I am not a strict disciplinarian.  The stress in these classes is for self control.   If it is not immediately forthcoming, I usually don't worry too much about it.   Soon the student will recognize there are small recognitions of accomplishment which lead to advancement (colored tape stripes on the belt).  If the student cannot control him or herself enough then these stripes will not be put on.   Almost all of the students clearly desire this recognition.  It's something to show Mom and Dad.  "Look what I got!"   I will let the student who is not behaving know this is exactly why he or she did not get the stripe.  I also expect that the parent will tell the student what is and isn't acceptable.  When the student figures it out that paying attention and doing what is asked and being able to show the knowledge, the stripes as rewards show up.    

As students advance the techniques become more traditional Aikido techniques which increase in complexity with each test.  Senior students are expected to help junior students learn and advance.  These older students may advance faster than the young students because of maturity, attention focus, higher comprehension and the abilities of the advanced students to help the junior students.   Each student can advance at their rates of comprehension.  Some are faster, others are slower.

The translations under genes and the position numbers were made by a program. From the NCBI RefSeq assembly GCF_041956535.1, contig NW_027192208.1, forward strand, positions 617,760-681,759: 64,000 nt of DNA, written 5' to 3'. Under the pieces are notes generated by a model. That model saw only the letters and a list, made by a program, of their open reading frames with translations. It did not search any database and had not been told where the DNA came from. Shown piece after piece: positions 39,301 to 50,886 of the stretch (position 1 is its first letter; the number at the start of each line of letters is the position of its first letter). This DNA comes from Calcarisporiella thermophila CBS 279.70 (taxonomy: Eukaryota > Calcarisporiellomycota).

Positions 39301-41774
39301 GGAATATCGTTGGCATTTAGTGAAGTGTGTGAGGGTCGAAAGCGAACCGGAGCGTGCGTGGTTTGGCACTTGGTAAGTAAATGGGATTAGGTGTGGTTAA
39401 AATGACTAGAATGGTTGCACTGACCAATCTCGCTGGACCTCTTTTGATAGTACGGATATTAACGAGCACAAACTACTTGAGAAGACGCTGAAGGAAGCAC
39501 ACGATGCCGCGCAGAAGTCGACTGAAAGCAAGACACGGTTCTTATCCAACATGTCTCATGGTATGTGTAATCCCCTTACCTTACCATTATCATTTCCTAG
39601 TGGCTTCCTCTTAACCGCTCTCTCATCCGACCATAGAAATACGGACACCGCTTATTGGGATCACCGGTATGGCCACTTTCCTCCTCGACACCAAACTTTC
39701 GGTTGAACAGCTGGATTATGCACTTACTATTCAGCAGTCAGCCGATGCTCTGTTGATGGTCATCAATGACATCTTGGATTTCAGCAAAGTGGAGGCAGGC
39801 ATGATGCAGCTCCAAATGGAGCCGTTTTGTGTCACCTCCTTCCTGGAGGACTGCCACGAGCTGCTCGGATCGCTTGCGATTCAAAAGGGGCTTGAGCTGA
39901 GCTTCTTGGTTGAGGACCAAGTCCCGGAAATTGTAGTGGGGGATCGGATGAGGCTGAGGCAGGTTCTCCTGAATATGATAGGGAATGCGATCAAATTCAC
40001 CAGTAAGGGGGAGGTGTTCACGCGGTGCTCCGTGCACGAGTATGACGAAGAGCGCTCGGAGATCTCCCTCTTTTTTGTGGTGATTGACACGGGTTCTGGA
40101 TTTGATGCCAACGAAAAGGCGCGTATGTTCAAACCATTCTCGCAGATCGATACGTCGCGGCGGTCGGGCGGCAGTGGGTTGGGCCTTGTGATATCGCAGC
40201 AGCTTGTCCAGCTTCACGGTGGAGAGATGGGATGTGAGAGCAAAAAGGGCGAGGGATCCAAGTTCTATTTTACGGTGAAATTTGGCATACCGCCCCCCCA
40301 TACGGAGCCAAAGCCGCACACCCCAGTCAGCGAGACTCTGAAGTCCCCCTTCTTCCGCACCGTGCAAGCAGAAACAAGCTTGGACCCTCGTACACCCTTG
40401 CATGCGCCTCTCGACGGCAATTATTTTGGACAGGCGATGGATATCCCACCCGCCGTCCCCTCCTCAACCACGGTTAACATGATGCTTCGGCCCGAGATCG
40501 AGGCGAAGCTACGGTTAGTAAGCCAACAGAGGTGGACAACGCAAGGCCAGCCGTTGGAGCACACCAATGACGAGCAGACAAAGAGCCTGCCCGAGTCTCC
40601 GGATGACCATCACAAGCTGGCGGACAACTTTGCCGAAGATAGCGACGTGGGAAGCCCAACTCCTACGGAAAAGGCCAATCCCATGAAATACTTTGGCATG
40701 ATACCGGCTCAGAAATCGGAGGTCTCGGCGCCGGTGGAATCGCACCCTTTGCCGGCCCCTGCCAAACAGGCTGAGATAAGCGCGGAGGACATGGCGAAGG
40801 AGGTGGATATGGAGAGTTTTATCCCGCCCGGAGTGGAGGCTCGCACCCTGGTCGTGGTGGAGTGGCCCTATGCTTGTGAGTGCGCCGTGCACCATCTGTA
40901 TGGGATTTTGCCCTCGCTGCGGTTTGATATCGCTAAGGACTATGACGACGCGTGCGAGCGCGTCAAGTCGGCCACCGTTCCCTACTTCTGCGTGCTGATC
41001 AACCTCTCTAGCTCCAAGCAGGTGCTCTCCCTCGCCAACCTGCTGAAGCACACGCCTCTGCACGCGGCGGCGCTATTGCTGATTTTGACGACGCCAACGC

Starting with the sixth test, students learn Aiki Weapons handling skills.  This develops deeper understanding of the empty hand skills and students learn to understand how the techniques developed through history of Japan.  By this time the students should understand that techniques can be dangerous and they must be careful not to hurt others.

Class may end with another game or just a bow out depending on time constraints and the general proficiency level of the class.   The higher the rank, the more techniques known, the more the practice begins to feel like play.    The bows and claps at the beginning and end are to call the spirits of the old past "Masters" to come watch over our practice and to release their spirits back to the universe once class is over.